Bieke's blog

[review] TC Electronic Flashback Delay and Looper (by Bieke)

I have been a pretty much a Boss end EHX delay addict forever, I have also been using Line6 delay modelers for many years, but always reverted  to my old Boss and EHX habit.

In the past few years, we have witnessed the release of quite a few smart multi-mode delay pedals, some pricey, some affordable, some ideal for the knob twiddling tweakers, some targeted towards the preset players ...

TC Electronic, a company that certainly has its merits in the world of delay – succeeded in making a digital multi-mode delay in a compact pedal, with huge functionality and packed with useful features, that is easy to use, and still has an attractive pricetag.

TC Electronic Flashback Delay and LooperThe looks

TC took the less is more approach for this pedal. It’s all so clever and functional, with only 4 controls, feedback and delay on the top row and level and mode selector, black knobs with white markers, a 3-way mini toggle for delay repeats, white labeling, no frills, plain, stereo inputs, stereo outputs as well. Has a 9V DC adapter plug, USB port and a true bypass switch.

The Specs

The TC Flashback delay has 9 different delay modes, can get delay from 20msecs up to 6 seconds delay time, stereo in- and outputs, stereo panning, a 40 second looper (20 seconds in stereo mode). And it comes with the innovative Toneprint feature, which allows to upload software upgrades, or over 60 different Toneprint artist signature delay presets that can be downloaded for free.

Buffered or true-bypass, easy access battery compartment, and there are also 2 dipswitches inside, one to switch from  true bypass mode to buffered bypass (allowing delay trails when you switch of the effect).  The other switch mutes the dry signal for using the effect in a  parallel signal chain.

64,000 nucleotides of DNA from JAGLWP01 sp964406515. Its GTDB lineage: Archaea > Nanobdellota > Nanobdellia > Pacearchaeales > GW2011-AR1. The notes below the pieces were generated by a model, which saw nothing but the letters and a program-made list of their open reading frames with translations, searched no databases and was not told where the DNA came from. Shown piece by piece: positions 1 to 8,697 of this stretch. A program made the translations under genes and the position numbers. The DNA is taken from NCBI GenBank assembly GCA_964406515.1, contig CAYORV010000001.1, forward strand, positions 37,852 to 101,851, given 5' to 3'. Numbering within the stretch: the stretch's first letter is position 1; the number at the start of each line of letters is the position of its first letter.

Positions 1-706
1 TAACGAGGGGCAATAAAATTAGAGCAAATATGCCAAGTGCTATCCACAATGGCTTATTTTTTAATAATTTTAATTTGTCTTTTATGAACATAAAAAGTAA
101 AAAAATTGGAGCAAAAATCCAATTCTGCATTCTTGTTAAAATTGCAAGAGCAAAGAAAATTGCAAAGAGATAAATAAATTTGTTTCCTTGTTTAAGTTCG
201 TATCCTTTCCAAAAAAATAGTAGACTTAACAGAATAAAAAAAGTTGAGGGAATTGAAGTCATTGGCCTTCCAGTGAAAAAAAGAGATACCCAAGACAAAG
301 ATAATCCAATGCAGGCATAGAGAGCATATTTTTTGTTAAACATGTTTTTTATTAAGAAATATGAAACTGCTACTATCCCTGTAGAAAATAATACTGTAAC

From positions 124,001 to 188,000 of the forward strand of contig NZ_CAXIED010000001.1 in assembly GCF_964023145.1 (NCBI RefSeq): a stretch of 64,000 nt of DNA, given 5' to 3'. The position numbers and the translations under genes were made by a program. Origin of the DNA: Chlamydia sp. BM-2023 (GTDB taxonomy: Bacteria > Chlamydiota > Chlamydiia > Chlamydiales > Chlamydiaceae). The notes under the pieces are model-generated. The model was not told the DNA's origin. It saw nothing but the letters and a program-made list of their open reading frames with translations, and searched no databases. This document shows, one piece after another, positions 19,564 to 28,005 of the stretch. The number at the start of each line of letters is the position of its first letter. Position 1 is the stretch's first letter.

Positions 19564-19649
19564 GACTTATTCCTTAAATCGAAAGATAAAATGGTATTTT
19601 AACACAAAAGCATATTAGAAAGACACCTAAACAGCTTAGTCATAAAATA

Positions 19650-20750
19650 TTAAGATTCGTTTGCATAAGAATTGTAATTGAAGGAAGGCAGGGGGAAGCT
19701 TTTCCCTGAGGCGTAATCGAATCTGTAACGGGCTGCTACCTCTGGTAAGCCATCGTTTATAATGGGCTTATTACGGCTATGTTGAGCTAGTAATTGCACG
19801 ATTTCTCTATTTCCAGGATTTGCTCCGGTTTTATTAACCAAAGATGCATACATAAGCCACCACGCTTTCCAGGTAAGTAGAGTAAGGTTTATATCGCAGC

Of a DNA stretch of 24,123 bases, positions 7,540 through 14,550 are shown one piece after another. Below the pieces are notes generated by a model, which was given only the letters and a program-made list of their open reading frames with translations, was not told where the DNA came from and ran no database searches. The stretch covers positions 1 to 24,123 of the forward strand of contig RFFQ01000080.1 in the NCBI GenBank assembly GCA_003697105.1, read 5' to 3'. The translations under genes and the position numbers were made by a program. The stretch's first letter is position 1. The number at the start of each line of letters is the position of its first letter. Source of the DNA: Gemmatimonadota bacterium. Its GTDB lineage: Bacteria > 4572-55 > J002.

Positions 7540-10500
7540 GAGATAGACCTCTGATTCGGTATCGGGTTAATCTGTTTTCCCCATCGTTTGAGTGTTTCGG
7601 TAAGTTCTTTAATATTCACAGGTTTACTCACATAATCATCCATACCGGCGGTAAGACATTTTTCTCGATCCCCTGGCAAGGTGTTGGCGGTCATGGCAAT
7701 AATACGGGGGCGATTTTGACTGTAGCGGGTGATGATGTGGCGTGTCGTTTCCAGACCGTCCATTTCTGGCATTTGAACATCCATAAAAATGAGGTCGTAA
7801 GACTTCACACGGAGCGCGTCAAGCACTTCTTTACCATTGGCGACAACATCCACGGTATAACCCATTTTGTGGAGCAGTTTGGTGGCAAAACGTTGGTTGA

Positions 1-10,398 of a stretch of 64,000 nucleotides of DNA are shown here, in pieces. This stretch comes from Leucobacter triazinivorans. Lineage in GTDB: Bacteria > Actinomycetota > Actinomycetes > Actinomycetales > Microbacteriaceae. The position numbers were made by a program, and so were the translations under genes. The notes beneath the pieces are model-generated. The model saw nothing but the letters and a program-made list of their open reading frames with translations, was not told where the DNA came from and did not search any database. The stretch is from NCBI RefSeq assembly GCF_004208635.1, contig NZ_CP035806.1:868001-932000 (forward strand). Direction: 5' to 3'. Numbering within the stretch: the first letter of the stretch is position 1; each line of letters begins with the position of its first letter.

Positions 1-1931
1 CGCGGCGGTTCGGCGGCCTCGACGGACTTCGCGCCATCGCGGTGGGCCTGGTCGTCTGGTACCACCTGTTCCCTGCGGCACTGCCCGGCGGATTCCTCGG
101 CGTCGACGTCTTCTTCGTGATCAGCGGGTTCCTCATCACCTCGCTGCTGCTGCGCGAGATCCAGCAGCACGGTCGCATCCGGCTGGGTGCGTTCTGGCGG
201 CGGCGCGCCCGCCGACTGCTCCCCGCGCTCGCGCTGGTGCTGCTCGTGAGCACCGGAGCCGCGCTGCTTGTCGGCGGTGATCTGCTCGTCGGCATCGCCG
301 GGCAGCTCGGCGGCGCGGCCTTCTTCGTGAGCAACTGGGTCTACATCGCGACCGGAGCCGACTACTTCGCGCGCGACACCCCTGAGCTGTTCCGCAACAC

And finally, an easy to use clever tap tempo function, hold down the switch and hit a couple of short notes that suit your tempo and release. Simple and efficient.

The Flashback also has one more cool option just not seen on so many other delays : a mini toggle to select delay repeats from 1/4 notes, to dotted 1/8th notes or a combination thereof. This enables you to to play both 1/4, 1/8 or both note timing repeats, great for achieving that multiple rhythmic delay sound.

[review] Hotone Audio Skyline series Blues (by Bieke)

Hotone Skyline Series Blues

Hotone Audio company was founded in November 2012 and is operating from Hong Kong.  This young company claims however, that it has over 15 years of working experience in the digital audio field. Hotone also claims to do their own R&D, design, production and sales of their products of the highest quality. Hmmm. The proof is in the pudding.

[review] Hotone Audio Skyline series Fury (by Bieke)

Hotone Audio Skyline Fury

One of the latest fads in the pedal industry is the miniaturization of pedals, there are now quite a few companies and brands who offer nano sized pedals – usually in 1590A casing - that pack the same features and controls as the “big” pedals.

Hotone Audio is a newcomer to the world of effects, and they made a remarkable entrance with their Skyline series, a line of 8 adorable little pedals that – even though I walked straight past and did not notice – actually did not go unnoticed at the Frankfurt Musikmesse earlier this year...